Category: Helpful tips for SME's | Preparing to sell a business
Tue 30th April 2019
In meeting and talking with business owners, we come across some quite common challenges in making the decision to sell a business. We’ve put together 8 common quandaries which often hold business owners back and have the potential to delay or even derail their retirement from the business.
1. Will everyone find out the business is on the market for sale?
If you’re coming to retirement age it may not be a surprise to the people around you that you wish to sell the business. However, even if this is the case, it’s best to keep your decision to sell your business to yourself until you have a tangible plan for what will happen to the business in the future.
Uncertainty about the future may raise anxiety amongst your staff, and concerns with both your supply and client base. These key stakeholders in your business finding out about the sale “through the grapevine” must certainly be avoided.
On the flip side, to achieve the best offer the business needs to be presented to as many serious prospective buyers as possible. Buyers will also need to be provided a certain amount of information about your business in order to make a decision on whether it is a good investment for them and to assess the value to them.
A good broker will ensure the marketing of the business is done discretely and that all prospective buyers are bound by an appropriate NDA. They will also control and keep a register of the information provided to each buyer, restricting the level of information provided as necessary.
In due course you’ll need to inform your staff, suppliers and clients, once you have concluded a sale or just before completion. Once you have reached this stage, you’ll be able to present the transfer of ownership as a positive opportunity to all concerned.
2. Is now a good time to sell my business?
Whilst there are varying views on the state of the world economy and the impact of Brexit, buyers’ focus remains on the sustainability of the business in terms of its management, key customers and prospects for growth.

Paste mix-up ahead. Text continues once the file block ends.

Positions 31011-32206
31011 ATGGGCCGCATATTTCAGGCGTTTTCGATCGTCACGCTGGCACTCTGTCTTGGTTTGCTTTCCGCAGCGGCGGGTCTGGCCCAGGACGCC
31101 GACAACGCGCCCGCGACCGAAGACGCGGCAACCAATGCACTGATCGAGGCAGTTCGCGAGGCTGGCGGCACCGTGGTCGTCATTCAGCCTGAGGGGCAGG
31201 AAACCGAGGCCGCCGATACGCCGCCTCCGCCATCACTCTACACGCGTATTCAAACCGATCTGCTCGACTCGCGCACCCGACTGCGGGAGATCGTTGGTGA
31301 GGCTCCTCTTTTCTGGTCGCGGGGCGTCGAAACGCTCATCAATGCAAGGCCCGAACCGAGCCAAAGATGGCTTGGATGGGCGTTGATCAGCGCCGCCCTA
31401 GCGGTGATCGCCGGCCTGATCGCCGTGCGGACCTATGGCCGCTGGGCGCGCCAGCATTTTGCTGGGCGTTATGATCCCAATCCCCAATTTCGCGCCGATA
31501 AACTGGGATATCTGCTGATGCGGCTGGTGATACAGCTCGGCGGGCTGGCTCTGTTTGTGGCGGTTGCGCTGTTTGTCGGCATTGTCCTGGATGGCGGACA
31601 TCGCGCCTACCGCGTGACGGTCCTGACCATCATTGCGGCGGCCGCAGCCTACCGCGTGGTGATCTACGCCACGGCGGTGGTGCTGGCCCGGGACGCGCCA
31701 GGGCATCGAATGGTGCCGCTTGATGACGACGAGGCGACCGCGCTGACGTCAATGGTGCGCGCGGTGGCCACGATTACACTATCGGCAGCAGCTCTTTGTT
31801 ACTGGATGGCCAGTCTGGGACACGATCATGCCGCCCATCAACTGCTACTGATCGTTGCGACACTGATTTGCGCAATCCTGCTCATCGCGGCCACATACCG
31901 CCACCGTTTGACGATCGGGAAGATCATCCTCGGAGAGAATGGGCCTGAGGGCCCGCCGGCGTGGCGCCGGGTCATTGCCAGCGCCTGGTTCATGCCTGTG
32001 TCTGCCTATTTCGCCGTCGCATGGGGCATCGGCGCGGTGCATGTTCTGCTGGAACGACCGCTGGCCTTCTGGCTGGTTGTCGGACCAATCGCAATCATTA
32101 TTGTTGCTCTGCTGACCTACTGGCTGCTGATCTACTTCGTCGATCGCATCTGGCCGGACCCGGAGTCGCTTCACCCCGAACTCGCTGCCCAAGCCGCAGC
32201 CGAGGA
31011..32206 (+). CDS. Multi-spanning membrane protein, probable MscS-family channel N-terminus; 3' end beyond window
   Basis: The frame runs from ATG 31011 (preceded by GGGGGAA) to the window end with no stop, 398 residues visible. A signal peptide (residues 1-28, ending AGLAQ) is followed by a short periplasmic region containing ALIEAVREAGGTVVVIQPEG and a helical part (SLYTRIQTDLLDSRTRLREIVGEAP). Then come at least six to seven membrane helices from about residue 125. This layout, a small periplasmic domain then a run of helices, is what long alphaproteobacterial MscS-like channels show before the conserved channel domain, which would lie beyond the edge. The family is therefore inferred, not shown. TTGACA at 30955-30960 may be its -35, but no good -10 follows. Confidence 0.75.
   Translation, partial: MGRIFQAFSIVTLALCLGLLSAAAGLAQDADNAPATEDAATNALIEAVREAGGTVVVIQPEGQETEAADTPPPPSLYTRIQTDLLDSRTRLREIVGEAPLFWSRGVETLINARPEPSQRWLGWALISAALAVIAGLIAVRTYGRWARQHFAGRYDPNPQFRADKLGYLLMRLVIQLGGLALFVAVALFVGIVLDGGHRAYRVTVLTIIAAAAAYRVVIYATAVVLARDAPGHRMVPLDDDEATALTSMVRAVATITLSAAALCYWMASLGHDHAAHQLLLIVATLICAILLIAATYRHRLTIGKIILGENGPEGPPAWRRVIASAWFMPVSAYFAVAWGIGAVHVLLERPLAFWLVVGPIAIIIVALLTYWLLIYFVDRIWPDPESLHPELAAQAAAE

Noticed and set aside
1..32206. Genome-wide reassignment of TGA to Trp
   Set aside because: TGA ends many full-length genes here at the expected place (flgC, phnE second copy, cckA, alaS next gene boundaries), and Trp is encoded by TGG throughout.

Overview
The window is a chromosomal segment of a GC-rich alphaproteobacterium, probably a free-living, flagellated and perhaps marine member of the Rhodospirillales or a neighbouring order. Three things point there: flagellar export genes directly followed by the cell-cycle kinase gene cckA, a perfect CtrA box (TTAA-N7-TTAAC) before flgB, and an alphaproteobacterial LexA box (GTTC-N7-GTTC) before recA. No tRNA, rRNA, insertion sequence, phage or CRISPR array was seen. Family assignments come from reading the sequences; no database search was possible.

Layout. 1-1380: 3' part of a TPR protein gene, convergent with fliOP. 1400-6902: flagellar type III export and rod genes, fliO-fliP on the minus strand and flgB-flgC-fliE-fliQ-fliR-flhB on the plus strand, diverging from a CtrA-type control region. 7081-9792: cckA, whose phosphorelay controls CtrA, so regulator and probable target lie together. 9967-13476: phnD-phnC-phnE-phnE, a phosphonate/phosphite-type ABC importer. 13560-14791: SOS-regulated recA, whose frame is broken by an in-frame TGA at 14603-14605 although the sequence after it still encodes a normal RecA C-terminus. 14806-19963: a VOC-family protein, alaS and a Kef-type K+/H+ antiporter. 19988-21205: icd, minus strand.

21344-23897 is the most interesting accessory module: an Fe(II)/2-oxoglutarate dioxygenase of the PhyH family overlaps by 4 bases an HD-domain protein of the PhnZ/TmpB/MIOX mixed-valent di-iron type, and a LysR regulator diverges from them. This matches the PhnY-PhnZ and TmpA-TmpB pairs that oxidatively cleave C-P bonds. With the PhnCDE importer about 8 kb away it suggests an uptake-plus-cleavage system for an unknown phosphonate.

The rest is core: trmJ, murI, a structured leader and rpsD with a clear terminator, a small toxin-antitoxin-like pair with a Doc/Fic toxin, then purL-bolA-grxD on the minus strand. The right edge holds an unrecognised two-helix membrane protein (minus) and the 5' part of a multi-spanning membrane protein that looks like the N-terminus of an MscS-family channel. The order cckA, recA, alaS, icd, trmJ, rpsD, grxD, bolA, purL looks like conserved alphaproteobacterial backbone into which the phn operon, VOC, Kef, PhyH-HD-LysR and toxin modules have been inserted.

Therefore, when considering the timing of a sale, we recommend looking at the prospects for the business itself rather than macro-economics. Good businesses with sound returns, sustainable revenue and a solid growth trajectory will always sell well.
In our experience, it is always best to sell while you are still successful and enjoying it.
3. What is my business is worth?
Valuations given by business brokers when prospecting for new business can vary tremendously. This leaves business owners in a quandary as to which broker to select, as well as making it difficult to plan for your retirement or next business venture.
Whilst it may be tempting to go with the broker who says they will achieve a top dollar price, being confident that your expectations are aligned with the market is of utmost importance in achieving a successful sale of your business. If you or your business broker are asking for too much, serious buyers will not take you seriously.
At Hornblower we pride ourselves on giving realistic valuations and advice. It simply lays the ground work for achieving a deal which works well for both buyer and seller, a win-win deal to achieve the best market value.
4. Is the value of my business enough?
Whatever the theoretical value of your business, “is this enough?” is another important question.
Some business owners will set their objective for the deal value on what they need for retirement. The problem is that what you need is of little concern to the buyer; they are more concerned about their return on investment and sustainability of the business.
It is important that you understand your personal financial position and how the value achieved for the business will affect your future.